PCI-E Graphics issue with Asus P5VD2 M/board

Asus P5vd2-mx se motherboard
February 20, 2010 at 01:30:14
Specs: Windows XP SP3
I have a desktop PC with an Asus P5VD2-MX motherboard. It has on board graphics (max 256Mb) but came with a PCI-Express graphics card. The PC worked fine for two years and then started looping during boot up, sometimes reaching the Windows logo page, other times not. The problem went away when I changed to the onboard graphics. Installed a new PCI-E graphics card and it seemed ok initially, but then started re-booting during use (especially games). Reverted to onboard graphics again and machine worked fine. I moved the PCI-E graphics card to our other PC and it has worked perfectly there for 6 months now, so the graphics card is fine.

Purchased another graphics card for the machne with the Asus P5VD2-MX motherboard and found that the same problem persists with a card in the PCI-E slot, i.e. rebooting during use. Sometimes will start looping during boot up again. Always works fine using onboard grpahics. BIOS has been updated, BIOS has correct options selected, and all graphics cards tried are compatible with the MB.

I am suspecting that there is a fault with the motherboard, or particularly with the PCI-E slot, and that I should replace the MB. Does anybody have any other suggestions?


See More: PCI-E Graphics issue with Asus P5VD2 M/board

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#1
February 20, 2010 at 01:42:18
I would look at the powersupply first. If this was an OEM readybuilt system the PSU might not be up to the task.

Is it a brandname unit? What model and what are the amp ratings on each rail?

Goin' Fishin' (Some day)


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#2
February 20, 2010 at 01:46:00
Have u try to start the system in safe mode? Did u disable onboard video? Did u un-install the onboard video driver?

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#3
February 20, 2010 at 02:18:32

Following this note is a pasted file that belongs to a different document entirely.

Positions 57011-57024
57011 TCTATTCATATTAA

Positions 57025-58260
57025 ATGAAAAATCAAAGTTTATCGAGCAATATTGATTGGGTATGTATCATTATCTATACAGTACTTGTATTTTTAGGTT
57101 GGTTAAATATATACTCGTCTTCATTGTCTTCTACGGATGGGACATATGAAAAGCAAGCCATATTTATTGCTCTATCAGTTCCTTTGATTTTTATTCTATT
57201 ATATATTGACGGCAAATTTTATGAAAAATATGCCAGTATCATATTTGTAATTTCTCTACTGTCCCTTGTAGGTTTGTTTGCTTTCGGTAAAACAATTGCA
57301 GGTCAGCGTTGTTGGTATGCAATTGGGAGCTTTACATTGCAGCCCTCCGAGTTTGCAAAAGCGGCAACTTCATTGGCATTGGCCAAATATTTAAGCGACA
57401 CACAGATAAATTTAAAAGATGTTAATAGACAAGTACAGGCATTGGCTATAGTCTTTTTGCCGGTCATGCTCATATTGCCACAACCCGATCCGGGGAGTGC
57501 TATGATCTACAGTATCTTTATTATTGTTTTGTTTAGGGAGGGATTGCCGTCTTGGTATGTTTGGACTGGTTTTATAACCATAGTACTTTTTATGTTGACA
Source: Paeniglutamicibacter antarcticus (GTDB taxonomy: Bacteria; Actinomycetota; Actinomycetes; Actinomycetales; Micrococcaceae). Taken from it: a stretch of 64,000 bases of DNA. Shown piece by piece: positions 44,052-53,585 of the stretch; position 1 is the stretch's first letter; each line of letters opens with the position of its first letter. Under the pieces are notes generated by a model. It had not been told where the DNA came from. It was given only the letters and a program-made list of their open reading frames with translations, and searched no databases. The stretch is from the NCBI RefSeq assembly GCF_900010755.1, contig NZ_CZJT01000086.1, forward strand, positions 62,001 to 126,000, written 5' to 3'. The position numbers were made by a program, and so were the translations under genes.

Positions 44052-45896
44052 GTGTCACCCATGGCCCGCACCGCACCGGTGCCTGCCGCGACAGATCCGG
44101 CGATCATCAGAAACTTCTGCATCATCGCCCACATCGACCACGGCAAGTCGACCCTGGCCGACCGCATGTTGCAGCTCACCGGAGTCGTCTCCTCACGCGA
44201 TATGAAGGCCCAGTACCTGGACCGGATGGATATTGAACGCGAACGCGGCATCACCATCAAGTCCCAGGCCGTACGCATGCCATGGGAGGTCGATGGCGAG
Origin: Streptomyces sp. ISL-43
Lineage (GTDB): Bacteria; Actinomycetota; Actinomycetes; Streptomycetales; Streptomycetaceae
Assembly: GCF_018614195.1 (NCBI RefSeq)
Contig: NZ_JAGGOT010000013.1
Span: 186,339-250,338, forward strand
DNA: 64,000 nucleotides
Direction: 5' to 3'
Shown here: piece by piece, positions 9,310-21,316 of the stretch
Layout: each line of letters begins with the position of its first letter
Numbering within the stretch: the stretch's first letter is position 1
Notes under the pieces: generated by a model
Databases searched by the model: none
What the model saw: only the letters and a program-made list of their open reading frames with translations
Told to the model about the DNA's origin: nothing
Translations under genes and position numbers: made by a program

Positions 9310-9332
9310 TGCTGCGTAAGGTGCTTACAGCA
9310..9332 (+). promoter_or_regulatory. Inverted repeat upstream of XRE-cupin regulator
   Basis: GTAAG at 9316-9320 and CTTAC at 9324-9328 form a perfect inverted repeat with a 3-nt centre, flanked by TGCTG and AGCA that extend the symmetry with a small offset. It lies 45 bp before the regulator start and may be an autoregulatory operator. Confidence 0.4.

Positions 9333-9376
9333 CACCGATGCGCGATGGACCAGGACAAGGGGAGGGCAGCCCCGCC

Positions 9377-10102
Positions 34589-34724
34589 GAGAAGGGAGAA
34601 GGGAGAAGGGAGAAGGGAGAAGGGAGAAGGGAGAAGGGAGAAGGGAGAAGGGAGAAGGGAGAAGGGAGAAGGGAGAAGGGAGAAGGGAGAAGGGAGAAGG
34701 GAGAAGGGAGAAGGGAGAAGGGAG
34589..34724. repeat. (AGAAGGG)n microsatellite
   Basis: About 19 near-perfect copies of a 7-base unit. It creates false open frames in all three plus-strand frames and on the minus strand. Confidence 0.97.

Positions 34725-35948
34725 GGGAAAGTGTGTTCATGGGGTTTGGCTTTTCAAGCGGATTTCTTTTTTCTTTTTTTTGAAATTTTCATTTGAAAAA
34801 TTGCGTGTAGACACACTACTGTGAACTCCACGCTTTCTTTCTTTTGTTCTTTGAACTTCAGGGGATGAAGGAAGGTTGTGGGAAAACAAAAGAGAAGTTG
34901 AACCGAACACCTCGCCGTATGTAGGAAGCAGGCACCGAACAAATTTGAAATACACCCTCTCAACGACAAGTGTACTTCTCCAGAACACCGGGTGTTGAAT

Thanks for the replies guys.

In reply to Richard59:
It's a system built up by the store:
Asus TA-881 Tower Case with 300W PSU
P4 630 3.0GHz (775)
Asus P5VD2-MX MB, PCIE/D2/SATA 2 * Core 2
2 x 512 Mb DDR2 PC4200 RAM
Seagate 160 Gb HDD (7200 rpm)
Gigabyte GeForce 7300 GS 256MB PCI-Express Video Card
(Original video card was Sapphire Radeon X550 128 Mb PCI-E)

Machine ran fine for 2 years on the original video card until the problems commenced, and the same problems have persisted with two new video cards.

In reply to kuwese:
Behaviour is the same in safe mode (i.e. looping on boot up).
Onboard video disabled. The only video driver currently installed is the GeForce 7300 GS driver.


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Related Solutions

#4
February 20, 2010 at 05:25:58
A 300W PSU tells nothing about it's real capabilities.

You need to look at what the Amp ratings are on each different voltage rail, and whether it has a single +12V rail or multiple rails. Being a couple of years old it is likely to be a dual +12V rail unit and unless the load is balanced across the rails it is possible to overload one while the extra capacity of the other remains unused.

More recent opinion on PSUs is that it is better to have a single +12V rail of around 30amp capacity or better. That way the entire output of the powersupply is available to meet peak demand such as at startup or during graphic intensive games when the PCIe card is drawing maximum current.

The information you need is located on a label on the side of the powersupply.

Goin' Fishin' (Some day)


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#5
February 20, 2010 at 05:29:11
Open pc case and look for psu label for +3.3v,+5v,+12v. Look for amps. U said u have another system try to swap psu.

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#6
February 20, 2010 at 06:33:29
I suspect the power supply as well. Removing the video card & switching to the onboard video lightens the load.

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#7
February 20, 2010 at 07:51:01